This is a darkly coloured bee 11 to 15 mm in length with narrow, sharply defined bands of pale hairs on the abdomen, hairy eyes and a toothed scutellum. As with all species in this genus, the female has a distinctively pointed end to the abdomen, whilst that of the male has several prongs. Female Coelioxys should be treated with care as they may sting; males are said to emit an unpleasant odour when handled.
Where a photo is surrounded by a red box it means that it is representative of the species but may not be the actual species described.
Where the host species nests are to be found.
June to August.
This species is a cuckoo bee, acting as a cleptoparasite of Megachile willughbiella and M. circumcincta. Female Megachile bees construct nests of larval cells from leaves and provision each cell with a mixture of pollen and nectar for the young. Female Coelioxys bees seek out these nests and use their sharp abdomens to pierce the cells and lay an egg. This egg hatches before that of the Megachile bee and the second instar larva uses its long curved jaws to crush the egg or young larva of the Megachile host. The Coelioxys larva can then feed on the contents of the cell, having normal jaws in its later instars. It pupates within a cocoon spun within the host cell where the larva overwinters as a prepupa before emerging the following summer.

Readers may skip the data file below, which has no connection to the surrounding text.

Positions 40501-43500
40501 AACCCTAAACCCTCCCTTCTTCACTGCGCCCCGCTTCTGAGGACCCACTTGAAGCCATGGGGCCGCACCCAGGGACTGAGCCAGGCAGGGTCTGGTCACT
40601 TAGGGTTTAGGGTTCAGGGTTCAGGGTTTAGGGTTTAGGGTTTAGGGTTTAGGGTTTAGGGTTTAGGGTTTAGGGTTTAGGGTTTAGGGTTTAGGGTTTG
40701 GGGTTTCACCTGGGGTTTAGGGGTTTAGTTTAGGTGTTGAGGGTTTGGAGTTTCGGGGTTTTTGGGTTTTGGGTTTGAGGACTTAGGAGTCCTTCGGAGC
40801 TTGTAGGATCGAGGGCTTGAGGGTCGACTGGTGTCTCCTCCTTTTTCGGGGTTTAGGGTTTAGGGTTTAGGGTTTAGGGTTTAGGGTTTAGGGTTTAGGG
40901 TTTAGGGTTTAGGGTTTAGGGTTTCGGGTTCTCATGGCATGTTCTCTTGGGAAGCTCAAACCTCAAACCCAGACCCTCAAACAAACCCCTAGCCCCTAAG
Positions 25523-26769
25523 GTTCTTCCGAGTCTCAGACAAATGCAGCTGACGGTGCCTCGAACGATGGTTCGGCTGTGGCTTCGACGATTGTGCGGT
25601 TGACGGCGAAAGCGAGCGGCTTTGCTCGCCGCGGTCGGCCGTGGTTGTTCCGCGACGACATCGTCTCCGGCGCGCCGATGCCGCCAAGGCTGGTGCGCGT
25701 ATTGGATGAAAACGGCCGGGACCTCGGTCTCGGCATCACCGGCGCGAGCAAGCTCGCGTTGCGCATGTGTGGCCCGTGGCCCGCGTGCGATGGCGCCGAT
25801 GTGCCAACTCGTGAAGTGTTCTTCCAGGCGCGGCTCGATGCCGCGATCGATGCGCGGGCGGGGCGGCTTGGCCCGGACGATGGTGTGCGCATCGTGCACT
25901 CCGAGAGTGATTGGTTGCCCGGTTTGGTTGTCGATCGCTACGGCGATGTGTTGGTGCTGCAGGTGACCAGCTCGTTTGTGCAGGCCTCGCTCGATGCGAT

Widespread but local. Found throughout mainland Britain from Cornwall to the Highlands in Scotland. It does appear to have a southerly and coastal bias with an apparent absence from the English Midlands, East Anglia and inland Scotland and Wales.
Leicestershire & Rutland Map
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